Conservation is always an important part of maintaining the integrity of our architecture and public spaces, and authorities believe that including Melbourne’s Federation Square in the Victorian Heritage Register has become imperative.
The Square has been the center of various public events since its opening in 2002, and is a popular icon of art and culture. Covering a 3.2 hectare of land, it was designed by Lab Architecture Studio and Bates Smart above busy railway lines. While it’s not the oldest site (in fact, it is relatively newer in comparison to what is considered true ‘heritage’) the executive director of Heritage Victoria believes that the Square meets five of the most important criteria of Heritage Council’s ‘State Level’ warrants of inclusion.
The council is of the view that the Federation Square is definitely of historical significance as a part of Australia’s Centenary of Federation (1901-2001). It has certainly achieved a landmark status, and is of architectural, cultural, technical, and aesthetic significance of the city of Melbourne.
According to the council, the Federation Square is, “…a notable public square. As a large, open urban space with civic prominence, it has become Melbourne’s pre-eminent mass gathering place…nationally and internationally.”
The Square has a public resonance. It’s a gathering point of sorts where residents converge to celebrate, share their grief, and even protest. Moreover, it’s one of the most awarded projects in the history of the Australian Institute of Architects (Victorian chapter). In addition to holding some of Victoria’s most important arts and cultural institutions (ACMI, Ian Potter Center, & Koorie Heritage Trust), Federation Square’s social significance also has some major historical roots, “…In Melbourne’s case, a desire for a public square…expressed from the 1850’s.”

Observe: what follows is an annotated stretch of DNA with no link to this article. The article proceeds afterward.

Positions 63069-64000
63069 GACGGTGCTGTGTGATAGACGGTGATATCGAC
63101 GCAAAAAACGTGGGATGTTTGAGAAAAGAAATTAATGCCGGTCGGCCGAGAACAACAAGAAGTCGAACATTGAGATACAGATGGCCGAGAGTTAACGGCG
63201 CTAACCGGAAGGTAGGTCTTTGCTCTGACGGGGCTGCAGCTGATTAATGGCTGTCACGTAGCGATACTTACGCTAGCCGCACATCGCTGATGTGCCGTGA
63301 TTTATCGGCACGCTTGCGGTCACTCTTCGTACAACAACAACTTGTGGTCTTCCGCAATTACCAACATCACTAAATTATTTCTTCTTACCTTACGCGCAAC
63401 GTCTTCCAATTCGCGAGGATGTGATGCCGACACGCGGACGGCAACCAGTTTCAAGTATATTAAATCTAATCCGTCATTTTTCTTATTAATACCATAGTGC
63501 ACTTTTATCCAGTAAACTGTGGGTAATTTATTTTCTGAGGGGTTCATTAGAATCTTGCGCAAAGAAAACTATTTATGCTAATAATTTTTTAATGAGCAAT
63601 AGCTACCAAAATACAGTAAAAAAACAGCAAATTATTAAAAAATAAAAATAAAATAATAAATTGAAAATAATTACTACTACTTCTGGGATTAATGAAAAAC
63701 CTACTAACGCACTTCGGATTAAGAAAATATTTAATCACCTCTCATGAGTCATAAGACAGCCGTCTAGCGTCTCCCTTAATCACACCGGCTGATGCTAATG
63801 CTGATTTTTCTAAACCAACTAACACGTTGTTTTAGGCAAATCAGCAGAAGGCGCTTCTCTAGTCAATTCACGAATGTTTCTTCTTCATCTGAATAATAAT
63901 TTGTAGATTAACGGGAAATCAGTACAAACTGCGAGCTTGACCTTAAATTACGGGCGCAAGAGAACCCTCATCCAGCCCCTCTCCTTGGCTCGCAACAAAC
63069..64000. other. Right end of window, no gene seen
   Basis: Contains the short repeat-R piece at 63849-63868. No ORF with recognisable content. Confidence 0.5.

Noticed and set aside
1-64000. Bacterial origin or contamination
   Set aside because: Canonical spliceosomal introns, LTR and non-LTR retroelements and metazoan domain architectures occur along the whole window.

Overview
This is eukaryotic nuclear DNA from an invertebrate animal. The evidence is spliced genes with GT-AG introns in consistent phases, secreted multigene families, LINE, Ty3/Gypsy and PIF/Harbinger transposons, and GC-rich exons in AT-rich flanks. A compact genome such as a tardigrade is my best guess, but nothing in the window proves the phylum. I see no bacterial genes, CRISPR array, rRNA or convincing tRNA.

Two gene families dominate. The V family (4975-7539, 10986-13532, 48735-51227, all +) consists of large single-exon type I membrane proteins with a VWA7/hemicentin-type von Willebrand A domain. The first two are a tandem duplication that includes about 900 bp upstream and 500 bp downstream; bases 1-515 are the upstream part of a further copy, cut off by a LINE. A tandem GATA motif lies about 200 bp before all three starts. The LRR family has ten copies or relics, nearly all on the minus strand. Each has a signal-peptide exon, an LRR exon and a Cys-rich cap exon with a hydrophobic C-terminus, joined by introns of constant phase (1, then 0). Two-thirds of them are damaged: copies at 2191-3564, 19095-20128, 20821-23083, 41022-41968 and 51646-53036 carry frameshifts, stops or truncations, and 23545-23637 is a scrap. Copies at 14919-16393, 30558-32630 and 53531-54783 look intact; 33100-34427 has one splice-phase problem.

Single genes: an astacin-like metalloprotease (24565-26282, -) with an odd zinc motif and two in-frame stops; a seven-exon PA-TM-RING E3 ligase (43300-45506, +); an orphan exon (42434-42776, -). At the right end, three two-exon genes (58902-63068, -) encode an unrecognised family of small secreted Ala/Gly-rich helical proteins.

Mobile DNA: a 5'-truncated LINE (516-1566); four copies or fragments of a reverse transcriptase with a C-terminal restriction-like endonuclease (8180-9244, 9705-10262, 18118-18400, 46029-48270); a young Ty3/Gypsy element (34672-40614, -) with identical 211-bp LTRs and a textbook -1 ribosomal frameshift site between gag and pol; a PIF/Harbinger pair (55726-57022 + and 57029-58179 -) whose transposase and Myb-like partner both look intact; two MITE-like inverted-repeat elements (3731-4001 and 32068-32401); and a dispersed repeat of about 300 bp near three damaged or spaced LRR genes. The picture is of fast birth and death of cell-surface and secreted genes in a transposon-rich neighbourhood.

This is one of the major reasons why the council’s recommendation is acknowledging a special association with Lab Architecture Studio and its directors Peter Davidson and Donald L. Bates. Recognising their “influential contribution” is par for course in underscoring the significance of the intrinsic urban design and their contribution to it. Back in 2003, Davidson described their iteration of the Square to be, “a larger whole.” According to him, the whole concept was about bringing together “independent identities” to represent “coherence and difference.”
Fast forward to August 2018, and the official nomination of the Victorian Branch of the Heritage Trust has managed to raise quite some eyebrows. As the Square is no more than 16 years old, tourism minister John Eren claims that, “…to do so could lead to significant implications for future projects.”
On the other hand, several officials also believe that many precedents have been set already. In fact, the inclusion of the National Gallery of Victoria, which was designed in 1968 was added to the register just 14 years after its completion. Similarly, the Victorian Arts Center was also included on the roster early after its completion.
At the end of the day, it’s actually the significance of certain public projects that can get them truly recognised at this kind of a prestigious State Level. As of now, the official recommendation has been handed in to the Heritage Council of Victoria, who have yet to make a final decision. In the meantime, the public can hand in their written submissions to the Council until the 16th of December.
It’s interesting to note that if the recommendation is approved, all the pending redevelopment proposals subject to the site will automatically be revoked under the Heritage Act 2017, which clearly states that, “…a person must not remove or demolish, damage or despol, develop or alter or excavate, relocate or disturb the position of any part of the registered place or object without approval.”
No one knows yet what this might mean for the proposals of a new Apple store sans demolition of the Yarra building, the Metro Tunnel Entrance, and the refurbishment of the ACMI.